Well, for one, there is a demographic on these platforms that cannot be matched elsewhere: the average Instagram user is 18-29 years old, making them a Millennial and one of the largest driving forces in buying power and dollars spent in the economy (yeah, you want to get their attention). Pinterest users are often women – another strong buyer group – but the broad expanse of topics on Pinterest is what makes it a great home for virtually any business. Bonus? Backlinks and traffic through Pinterest are boosted exponentially because of their unique “pin link” design. Basically, when you use these other platforms to attract a following, you and your business will benefit greatly.

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The importance of a “well-rounded” online social media presence and the utilization of infographics on those platforms should not be taken for granted. The demographic you reach on Facebook is entirely different from the one you reach on Instagram; use both to your advantage. Visual social platforms like Pinterest and Instagram are the perfect tool for sharing your visual content and building a larger (and more engaged) following!

Utilize Instagram and Pinterest Properly

Do you only use Instagram or Pinterest personally? Create a business account as soon as you have a file full of images that you can use to “fill in” your boards and feed. Using all of the awesome infographics you or your business has created, start posting. As you do that, start following similar businesses, influencers, or people you follow/like on other social media platforms to build a base of connections. This isn’t hard, as many people enjoy following back once they gain a new follower. Then comes the fun part. Instagram and Pinterest are very different animals, even though they are largely similar in terms of visual emphasis.

Infographics on Instagram

For Instagram, there is no way to post a picture and have your followers engage with it (other than double-tapping it to “like” it). If you post an especially awesome infographic and someone one wants to share it, they will “repost” and credit it to you, with proper @ handles and hashtags. Other than that, though, there isn’t much conversion. There are a few ways to work around this now, though. You can:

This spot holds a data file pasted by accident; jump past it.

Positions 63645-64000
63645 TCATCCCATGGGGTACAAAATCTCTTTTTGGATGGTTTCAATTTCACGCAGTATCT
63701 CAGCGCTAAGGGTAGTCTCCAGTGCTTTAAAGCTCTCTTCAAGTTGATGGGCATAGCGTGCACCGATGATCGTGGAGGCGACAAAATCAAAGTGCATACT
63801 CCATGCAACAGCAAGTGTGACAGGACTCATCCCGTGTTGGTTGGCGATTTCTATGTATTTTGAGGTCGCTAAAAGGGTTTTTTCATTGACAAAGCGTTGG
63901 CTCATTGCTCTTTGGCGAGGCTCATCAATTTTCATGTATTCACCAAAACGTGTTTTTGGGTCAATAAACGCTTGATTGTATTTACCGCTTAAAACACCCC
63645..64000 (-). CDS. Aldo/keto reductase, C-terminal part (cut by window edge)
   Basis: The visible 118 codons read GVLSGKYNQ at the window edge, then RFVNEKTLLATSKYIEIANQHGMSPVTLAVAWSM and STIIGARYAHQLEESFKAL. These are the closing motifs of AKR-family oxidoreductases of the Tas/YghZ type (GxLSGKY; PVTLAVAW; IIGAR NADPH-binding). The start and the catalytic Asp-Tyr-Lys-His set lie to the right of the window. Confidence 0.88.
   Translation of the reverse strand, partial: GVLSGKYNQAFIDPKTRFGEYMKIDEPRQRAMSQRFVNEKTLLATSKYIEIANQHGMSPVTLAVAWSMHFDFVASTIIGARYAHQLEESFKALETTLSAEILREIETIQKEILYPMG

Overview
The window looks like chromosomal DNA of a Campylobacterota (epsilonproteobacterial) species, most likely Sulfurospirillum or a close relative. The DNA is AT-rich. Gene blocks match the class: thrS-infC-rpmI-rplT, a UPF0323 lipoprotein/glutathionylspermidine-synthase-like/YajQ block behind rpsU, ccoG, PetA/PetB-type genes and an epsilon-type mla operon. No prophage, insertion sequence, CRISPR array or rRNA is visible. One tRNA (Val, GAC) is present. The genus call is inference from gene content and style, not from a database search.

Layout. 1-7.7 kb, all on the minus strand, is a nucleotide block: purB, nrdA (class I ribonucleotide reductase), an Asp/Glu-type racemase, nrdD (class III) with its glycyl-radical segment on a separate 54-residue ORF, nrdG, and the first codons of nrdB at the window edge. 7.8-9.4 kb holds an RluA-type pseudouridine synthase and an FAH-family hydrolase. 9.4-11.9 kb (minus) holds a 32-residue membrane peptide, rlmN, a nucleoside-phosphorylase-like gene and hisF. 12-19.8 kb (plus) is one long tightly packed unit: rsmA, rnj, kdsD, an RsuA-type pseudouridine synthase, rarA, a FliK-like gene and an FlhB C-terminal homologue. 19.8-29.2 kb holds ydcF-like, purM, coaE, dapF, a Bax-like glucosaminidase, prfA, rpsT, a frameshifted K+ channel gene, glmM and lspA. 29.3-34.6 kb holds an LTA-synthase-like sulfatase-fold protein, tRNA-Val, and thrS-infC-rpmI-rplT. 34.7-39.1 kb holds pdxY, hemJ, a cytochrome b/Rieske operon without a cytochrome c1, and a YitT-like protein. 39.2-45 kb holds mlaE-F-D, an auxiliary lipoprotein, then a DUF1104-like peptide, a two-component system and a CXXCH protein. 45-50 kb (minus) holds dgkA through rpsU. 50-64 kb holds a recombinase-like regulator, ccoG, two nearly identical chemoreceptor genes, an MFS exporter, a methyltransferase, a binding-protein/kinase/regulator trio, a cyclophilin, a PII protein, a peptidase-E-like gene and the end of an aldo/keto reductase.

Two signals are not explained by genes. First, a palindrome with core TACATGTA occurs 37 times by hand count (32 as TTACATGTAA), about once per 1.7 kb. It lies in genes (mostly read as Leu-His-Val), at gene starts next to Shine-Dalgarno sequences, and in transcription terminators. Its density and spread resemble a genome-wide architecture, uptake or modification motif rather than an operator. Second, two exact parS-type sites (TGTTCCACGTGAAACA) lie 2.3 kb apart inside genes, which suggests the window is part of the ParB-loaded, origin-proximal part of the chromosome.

1. Insert the link to your website or landing page in your bio, and mention this in the caption underneath your image. People click on your account, find the link in the bio, and then are transferred to your site. (To see our Insta page, follow us on Instagram @easel.ly)

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  1. Sync other platforms to your Instagram. Then when you post something, people see the link or image to your Instagram account on Facebook or Twitter. This gets more interaction, more followers, and more click-throughs.

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Want some insider tips on when to post in Instagram to get the most attention? Here’s a little infographic for you.

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Now on to Pinterest, which is a little more “click friendly.” Want to follow our Infographics board? Check out our Pin page here.

Infographics on Pinterest

To create a new pin, all you have to do is select “Upload a New Pin,” (generally in the bottom right corner of your home feed) and save it to one of your boards. Name your boards something search-friendly, like “Infographics,” or split your infographics between topics, like “Business Launch Infographics,” or “Infographics for Educators,” etc. Whatever your infographic collection looks like, organize it in a way that maximizes the experience for your followers. The best part about creating a new pin is that you can usually just use the URL, rather than uploading from a drive (which is still an option).

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Just like Instagram, there is an art to posting on Pinterest. As you probably know from personal use, it can be quite the black hole for attention. It’s important that your infographics stand out on Pinterest as much as possible, so here are a few quick ‘n’ dirty tips to help you.

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What Now?

Hopefully this little “tutorial” helps you get started sharing infographics and boosting your social media following on Instagram and Pinterest. Keep sharing your new images as you create them, and update the links in your Instagram bio every time you have a new blog or article connected to the infographic. Keep building your following, and actually contribute to the feeds and boards you enjoy. Just like in-person networking, building a social media network isn’t just a “like and like me back” relationship. You have to be a contributor to earn attention, so make sure you’re working on that as well.

That’s all for today. Let us know how your Instagram and Pinterest infographic adventures go- and follow us on Instagram @easel.ly and on Pinterest.

4 Reasons Your Infographic Doesn’t Stand Out